barracks. The government radio ignored the revolt. self when his attempt failed at dawn Sunday. The
But western diplomatic sources said that Amin radio said Arube spread a false report that an
has purged at least 50 army officers following the invading force was trying to kill Amin, and this
weekend tribal battle between military units in Kam- touched off the fighting.
pala. THE WEEKEND OUTBREAK was the first ser-!
Ugandan sources said those being killed Monday ious internal challenge to Amin's rule since he oust-
were Lugbaras - members of a tribe that had ed President Milton Obote. Amin repelled an invas-
formerly been among Amin's strongest supporters - ion by supporters of Obote from neighboring Tan-
and Christians. Amin, _a Moslem, has gradually re- zania in September 1972.
moved Christians from high civilian and military Sources said that Amin has repeatedly initiated
posts and has cultivated economic and military ties purges with the armed forces, civilian government;
with Arab states. and intellectual circles since seizing power. They1
THE ABORTED COUP, which the government said they expected the current shakeup to con-I
radio said was led by the army chief of staff, was tinue for several weeks with perhaps hundreds
broken by loyal forces in bloody fighting Satur- more victims.

THE MICHIGAN PAILY
Volume LXXXIV, Number 139
Tuesday, March 26, 1974
Is edited and managed by students at
the University of Michigan. News phone
764-0562. Second class postage paid at
Ann Arbor, Michigan 48106. Published
daily Tuesday through Sunday morning
during the University year at 420 May
nard Street, Ann Arbor, Michigan 48104.
Subscription rates: $10 by carrier (cam-
pus area); $11 local mail (Michigan and
Ohio); $12 non-local mail (other st'ateQ
and foreign).
Summer session publishea Tuesday
through Saturday morning. Subscrip
Lion rates: $5.50 by carrier (campus
area -$650 local mail (Michigan and
Ohio); $7.00 non-lores mail ;other
states and foreign).

THE FIRST GAY PLAY COMES TO DETROIT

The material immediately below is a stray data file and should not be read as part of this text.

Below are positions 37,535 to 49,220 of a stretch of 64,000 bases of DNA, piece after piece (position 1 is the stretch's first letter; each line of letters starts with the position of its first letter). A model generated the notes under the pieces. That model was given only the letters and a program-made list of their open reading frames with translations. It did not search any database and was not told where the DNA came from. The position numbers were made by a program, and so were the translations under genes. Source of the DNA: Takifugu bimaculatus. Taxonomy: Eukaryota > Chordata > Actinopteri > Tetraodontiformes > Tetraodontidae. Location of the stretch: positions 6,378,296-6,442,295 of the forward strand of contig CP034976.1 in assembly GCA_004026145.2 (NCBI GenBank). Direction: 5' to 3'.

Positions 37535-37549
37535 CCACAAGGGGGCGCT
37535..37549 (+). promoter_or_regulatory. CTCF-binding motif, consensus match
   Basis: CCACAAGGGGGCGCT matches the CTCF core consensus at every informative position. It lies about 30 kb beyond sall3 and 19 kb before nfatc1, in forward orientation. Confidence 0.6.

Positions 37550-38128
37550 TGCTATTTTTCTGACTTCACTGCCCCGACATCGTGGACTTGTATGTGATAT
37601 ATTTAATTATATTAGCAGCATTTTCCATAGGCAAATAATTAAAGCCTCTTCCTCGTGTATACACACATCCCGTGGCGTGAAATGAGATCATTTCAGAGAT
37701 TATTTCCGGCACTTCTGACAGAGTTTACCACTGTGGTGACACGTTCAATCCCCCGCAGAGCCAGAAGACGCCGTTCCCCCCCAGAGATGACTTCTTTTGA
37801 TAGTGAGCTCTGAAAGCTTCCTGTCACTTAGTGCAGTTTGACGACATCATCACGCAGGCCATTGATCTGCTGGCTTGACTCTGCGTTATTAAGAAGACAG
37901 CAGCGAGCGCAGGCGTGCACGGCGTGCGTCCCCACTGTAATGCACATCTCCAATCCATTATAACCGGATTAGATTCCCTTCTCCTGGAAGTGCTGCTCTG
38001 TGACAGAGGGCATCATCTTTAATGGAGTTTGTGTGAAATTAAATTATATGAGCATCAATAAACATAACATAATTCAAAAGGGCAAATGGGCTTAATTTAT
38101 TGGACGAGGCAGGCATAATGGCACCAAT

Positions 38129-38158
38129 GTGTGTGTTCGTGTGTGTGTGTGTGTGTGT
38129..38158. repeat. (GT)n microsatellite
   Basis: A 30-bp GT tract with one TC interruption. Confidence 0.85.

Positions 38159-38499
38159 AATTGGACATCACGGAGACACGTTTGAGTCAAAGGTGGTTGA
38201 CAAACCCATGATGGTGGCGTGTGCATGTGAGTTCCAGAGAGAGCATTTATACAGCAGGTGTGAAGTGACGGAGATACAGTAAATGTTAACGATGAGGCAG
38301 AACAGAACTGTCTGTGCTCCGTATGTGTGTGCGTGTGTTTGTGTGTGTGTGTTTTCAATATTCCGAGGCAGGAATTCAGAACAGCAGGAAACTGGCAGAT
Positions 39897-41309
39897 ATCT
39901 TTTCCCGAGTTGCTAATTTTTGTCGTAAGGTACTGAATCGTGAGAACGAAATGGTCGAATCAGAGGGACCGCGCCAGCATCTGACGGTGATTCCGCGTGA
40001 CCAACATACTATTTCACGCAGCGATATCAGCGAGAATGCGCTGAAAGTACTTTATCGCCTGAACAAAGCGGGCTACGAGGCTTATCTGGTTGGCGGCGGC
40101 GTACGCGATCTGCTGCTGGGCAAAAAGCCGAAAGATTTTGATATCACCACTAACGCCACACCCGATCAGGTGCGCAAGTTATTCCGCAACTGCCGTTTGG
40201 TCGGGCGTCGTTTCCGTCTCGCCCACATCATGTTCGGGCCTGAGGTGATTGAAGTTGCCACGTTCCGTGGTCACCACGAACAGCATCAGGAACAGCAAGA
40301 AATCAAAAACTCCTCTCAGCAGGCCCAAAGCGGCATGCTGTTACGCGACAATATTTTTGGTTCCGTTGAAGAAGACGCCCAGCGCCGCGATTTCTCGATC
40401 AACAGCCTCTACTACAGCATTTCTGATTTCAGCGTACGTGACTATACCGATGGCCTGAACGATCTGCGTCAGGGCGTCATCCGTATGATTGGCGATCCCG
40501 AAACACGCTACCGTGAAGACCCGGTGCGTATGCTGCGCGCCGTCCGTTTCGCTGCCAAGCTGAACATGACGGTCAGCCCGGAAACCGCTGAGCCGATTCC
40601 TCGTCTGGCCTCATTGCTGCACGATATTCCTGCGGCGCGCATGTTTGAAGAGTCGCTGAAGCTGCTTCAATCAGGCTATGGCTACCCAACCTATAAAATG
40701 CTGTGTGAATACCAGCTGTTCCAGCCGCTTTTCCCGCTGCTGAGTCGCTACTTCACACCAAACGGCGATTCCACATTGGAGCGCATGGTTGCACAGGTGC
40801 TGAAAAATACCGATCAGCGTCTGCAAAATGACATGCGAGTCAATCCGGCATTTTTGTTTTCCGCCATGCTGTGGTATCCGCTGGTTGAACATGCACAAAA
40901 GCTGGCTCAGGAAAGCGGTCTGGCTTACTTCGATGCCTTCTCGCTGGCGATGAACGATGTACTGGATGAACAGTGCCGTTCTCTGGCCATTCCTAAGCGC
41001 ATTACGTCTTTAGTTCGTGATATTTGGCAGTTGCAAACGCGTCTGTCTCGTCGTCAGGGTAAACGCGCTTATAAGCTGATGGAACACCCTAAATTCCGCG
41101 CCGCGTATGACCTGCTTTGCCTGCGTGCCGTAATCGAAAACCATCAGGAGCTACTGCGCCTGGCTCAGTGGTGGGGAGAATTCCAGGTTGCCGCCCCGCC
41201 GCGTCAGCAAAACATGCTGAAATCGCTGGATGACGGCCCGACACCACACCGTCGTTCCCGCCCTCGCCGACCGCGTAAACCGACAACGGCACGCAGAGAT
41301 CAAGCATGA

"TUBSTRIP"
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TUESDAY, MARCH 26
through
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Mr. C. William Colb
my support."

lified, honest and dedicated to
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.....__.
._-_ _

Koreans offer U.S.
new peace settlement

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CONN GUITARS

The U.S. government reacted cooly yesterday to a- call by
North Korea for negotiations between the two countries on a peace
agreement to replace the 20-year old military armistice in Korea.
The State Department, in a statement, emphasized the U.S. view
that the Korean problem must be resolved directly between North and
South Korea.
U.S. officials said they believed North Korea wanted to exclude
South Korea from the negotiations and indicated this was unacceptable
to the United States.
THE NORTH KOREAN news agency reported that the request
was made in a letter to the U.S. Congress by the fifth Supreme
People's Assembly in Pyongyang after a proposal by Foreign Minister
Ho Dam.
The letter said the military armistice signed July 27, 1953, has
become outdated and "cannot guarantee a durable peace."
Meanwhile, the South Korean government responded to the North'
Korean proposal by claiming that it was designed to weaken the South
Korean defense posture for an eventual Communist takeover.
STEVE'S LUNCH
1313 SO. UNIVERSITY
Home Cooking Is Our Specialty

Part II
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1st floor, Michigan Union
MARCH 25-31
You are cordially invited t0 a rece/liu d
the gallery on Larch 25 at 8 p.m.